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Photographing the Copper Scroll
By Bruce and Kenneth Zuckerman, West Semitic Research
Most Dead Sea scrolls are scrolls—that is, at one time or another they were rolled up. The Copper Scroll, which we had been asked to photograph in collaboration with James Charlesworth of the Princeton Theological Seminary and the Department of Antiquities of Jordan, presented an especially difficult challenge. Because the inscribed metal of the Copper Scroll was too brittle to flatten, it was cut into 23 sections that look a lot like fragments of a cylinder. The problem: How to come up with a clear flat image of something that is anything but flat?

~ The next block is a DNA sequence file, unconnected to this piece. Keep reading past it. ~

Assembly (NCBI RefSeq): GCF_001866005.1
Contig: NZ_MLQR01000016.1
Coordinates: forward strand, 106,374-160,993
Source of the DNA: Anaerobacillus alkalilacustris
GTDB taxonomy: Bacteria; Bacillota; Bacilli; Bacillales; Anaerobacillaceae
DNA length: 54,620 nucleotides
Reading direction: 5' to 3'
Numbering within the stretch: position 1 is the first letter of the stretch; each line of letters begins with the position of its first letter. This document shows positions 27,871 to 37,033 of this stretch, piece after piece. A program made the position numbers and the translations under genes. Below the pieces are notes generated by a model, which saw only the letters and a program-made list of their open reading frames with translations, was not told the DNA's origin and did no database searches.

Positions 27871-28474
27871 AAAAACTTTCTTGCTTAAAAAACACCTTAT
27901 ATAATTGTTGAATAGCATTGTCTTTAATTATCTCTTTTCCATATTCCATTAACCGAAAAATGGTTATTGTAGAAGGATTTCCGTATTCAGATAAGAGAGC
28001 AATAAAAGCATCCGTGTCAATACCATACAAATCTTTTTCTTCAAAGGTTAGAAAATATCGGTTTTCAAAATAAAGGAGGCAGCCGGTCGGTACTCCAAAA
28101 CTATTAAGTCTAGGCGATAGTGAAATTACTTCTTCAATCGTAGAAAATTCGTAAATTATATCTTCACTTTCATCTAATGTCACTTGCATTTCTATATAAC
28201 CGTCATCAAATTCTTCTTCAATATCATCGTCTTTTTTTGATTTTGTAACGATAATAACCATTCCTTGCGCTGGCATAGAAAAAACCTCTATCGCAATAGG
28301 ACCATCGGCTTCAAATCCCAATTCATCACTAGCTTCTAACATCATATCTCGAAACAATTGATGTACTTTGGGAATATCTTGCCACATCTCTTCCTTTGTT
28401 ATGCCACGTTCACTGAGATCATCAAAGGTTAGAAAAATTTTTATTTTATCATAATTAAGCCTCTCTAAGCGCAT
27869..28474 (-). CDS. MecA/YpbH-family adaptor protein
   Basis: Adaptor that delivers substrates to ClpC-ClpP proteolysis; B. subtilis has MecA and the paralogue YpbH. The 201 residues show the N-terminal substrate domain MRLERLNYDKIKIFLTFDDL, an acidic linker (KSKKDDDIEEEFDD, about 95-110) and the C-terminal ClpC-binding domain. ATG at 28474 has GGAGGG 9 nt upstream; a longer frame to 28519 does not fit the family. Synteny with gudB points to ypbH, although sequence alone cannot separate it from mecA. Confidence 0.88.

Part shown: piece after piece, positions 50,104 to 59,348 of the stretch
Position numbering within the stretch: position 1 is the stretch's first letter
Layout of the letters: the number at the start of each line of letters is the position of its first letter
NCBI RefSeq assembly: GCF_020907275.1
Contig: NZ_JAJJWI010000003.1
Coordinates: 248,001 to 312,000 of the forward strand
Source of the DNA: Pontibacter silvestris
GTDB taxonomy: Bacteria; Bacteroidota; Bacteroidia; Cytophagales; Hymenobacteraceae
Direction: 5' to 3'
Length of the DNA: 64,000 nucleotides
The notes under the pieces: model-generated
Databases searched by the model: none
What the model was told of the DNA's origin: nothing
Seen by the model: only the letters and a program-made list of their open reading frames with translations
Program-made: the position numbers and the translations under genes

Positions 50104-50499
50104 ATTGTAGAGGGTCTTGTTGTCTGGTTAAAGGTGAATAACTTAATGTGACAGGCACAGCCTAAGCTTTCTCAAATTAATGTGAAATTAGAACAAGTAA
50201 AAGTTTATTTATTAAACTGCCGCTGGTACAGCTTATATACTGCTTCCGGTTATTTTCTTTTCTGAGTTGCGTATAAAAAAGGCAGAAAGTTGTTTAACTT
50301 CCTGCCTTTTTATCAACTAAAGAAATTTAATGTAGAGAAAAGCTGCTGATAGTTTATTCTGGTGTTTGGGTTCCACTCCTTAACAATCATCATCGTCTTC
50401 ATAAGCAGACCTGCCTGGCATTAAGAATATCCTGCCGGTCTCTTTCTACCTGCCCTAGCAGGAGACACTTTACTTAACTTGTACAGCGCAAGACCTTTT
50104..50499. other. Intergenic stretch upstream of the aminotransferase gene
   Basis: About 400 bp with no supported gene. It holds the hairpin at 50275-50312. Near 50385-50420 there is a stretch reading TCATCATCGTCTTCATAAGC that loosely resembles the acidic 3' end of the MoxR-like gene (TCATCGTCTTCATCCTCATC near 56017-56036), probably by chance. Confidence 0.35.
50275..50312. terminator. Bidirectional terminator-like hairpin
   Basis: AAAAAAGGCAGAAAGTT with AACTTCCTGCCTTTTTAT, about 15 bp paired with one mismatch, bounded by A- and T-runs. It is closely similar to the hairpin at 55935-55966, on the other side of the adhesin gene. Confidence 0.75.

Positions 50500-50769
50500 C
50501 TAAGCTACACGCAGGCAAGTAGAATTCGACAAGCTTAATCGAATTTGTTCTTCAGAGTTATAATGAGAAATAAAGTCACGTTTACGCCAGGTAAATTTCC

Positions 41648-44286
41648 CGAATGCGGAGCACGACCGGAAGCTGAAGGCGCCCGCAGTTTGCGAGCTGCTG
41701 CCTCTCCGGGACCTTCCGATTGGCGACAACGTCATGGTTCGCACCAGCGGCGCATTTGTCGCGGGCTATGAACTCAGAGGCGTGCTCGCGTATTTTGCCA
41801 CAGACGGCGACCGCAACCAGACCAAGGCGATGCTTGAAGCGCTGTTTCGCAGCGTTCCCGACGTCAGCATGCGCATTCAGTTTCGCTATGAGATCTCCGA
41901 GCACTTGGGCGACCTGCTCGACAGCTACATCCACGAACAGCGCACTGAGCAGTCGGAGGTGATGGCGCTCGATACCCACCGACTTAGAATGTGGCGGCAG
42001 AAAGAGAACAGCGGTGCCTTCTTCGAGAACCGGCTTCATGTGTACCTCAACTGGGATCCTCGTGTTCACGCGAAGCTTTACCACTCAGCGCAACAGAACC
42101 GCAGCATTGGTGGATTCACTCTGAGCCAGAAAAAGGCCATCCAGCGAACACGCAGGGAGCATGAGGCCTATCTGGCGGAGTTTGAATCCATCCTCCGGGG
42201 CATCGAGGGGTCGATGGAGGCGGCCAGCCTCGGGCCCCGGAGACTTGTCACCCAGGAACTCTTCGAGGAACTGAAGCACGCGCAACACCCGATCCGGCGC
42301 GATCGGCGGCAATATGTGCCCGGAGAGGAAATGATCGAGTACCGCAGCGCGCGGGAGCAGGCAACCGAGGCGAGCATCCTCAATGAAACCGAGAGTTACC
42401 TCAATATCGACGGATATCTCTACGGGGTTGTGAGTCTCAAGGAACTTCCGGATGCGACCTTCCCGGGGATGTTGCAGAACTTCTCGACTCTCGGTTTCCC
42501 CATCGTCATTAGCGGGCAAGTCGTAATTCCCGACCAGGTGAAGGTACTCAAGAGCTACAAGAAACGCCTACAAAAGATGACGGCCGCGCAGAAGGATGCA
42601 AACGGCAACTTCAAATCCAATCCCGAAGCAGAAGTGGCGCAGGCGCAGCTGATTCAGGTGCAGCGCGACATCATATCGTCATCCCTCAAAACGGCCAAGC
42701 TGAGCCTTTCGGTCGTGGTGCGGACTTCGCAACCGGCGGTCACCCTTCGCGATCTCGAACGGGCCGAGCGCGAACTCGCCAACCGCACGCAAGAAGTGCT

It took us a full day of experimentation to come up with a solution. We decided to use a low-angle “raking” light that would create glare and shadow and thereby make the letters “jump out” in relief. We first photographed each …

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